We're d让对方死心塌地的巫术eveloping robots, they call them sociable robots, tha葱油饼t are specifically designed to be companions — to the elderly, to our children, to us. Have we so lost confidence that we will be there for each other?
During my research I worked in nursing homes, and I brought in these sociable robots that were designed to give the elderly the feeling that they were understood. And one day I came in and a woman who had lost a child was t樊登alking to a robot in the shape of a baby seal.
It seemed to be looking in her eyes. It seemed to be following the conversation. It comforted her. And many people found this amazing.
But that woman was trying to make sense of her life with a machine that had no experience of the arc of a human life. That robot put on a great show. And we're vulnerable. People experience pretend empathyas though it were the real thing.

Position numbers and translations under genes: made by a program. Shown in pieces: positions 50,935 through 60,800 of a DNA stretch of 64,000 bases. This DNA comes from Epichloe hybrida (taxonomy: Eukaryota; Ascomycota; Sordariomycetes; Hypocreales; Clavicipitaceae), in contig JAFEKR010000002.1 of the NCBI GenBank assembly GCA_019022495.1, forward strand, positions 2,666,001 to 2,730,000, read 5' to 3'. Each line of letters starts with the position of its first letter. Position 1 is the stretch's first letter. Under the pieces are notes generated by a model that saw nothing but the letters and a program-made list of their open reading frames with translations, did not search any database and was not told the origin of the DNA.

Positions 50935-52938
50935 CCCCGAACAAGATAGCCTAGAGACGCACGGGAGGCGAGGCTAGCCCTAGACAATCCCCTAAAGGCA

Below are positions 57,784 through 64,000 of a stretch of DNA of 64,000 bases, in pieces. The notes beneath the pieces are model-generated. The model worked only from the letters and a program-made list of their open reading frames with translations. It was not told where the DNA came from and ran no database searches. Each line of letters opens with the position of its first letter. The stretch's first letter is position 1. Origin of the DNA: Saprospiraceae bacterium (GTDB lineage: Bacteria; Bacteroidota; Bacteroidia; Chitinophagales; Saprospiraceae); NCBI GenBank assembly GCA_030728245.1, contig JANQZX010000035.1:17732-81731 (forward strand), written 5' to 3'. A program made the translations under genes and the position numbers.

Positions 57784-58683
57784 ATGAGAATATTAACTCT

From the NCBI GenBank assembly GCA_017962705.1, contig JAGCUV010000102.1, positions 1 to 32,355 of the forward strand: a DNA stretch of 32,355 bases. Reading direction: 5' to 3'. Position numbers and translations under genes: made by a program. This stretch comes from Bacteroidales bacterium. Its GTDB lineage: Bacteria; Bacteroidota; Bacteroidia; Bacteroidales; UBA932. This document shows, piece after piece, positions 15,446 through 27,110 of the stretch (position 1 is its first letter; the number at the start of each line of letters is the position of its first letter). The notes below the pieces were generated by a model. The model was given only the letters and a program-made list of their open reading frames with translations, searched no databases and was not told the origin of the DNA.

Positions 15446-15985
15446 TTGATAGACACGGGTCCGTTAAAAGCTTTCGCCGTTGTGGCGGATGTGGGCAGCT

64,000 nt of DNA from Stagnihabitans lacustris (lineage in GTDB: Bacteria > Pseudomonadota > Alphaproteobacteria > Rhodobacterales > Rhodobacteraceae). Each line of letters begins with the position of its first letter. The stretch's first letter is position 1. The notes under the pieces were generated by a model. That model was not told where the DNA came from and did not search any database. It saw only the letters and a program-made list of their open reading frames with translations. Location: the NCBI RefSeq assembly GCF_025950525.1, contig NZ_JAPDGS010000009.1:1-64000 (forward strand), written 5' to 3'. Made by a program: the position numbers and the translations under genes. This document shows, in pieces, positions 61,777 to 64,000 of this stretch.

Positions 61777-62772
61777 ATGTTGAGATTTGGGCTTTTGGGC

So during that moment when that woman was experiencing that pretend empathy, I was thinking, "That robot can't empathize. It doesn't face death. It doesn't know life."
And as that woman took comfort in her robot companion, I didn't find it amazing; I found it one of the most wrenching, complicated moments in my 15 years of work. But when I stepped back,
I felt myself at the cold, hard center of a perfect storm. We expect more from technology and less from each other. And I ask myself, "Why have things come to this?"
And I believe it's because technology appeals to us most where we are most vulnerable. And we are vulnerable. We're lonely, but we're afraid of intimacy.
And so from social networks to sociable robots,we're designing technologies that will give us the illusion of c泡泡龙,TED讲演：为什么咱们常常联络，却依旧感到孤单？,监狱乐园ompanionship without the demands of friendship.
We turn羊肉不能和什么一起吃 to technology to help us feel connected in ways we can comfortably control. But we're not so comfortable. We are not so much in control.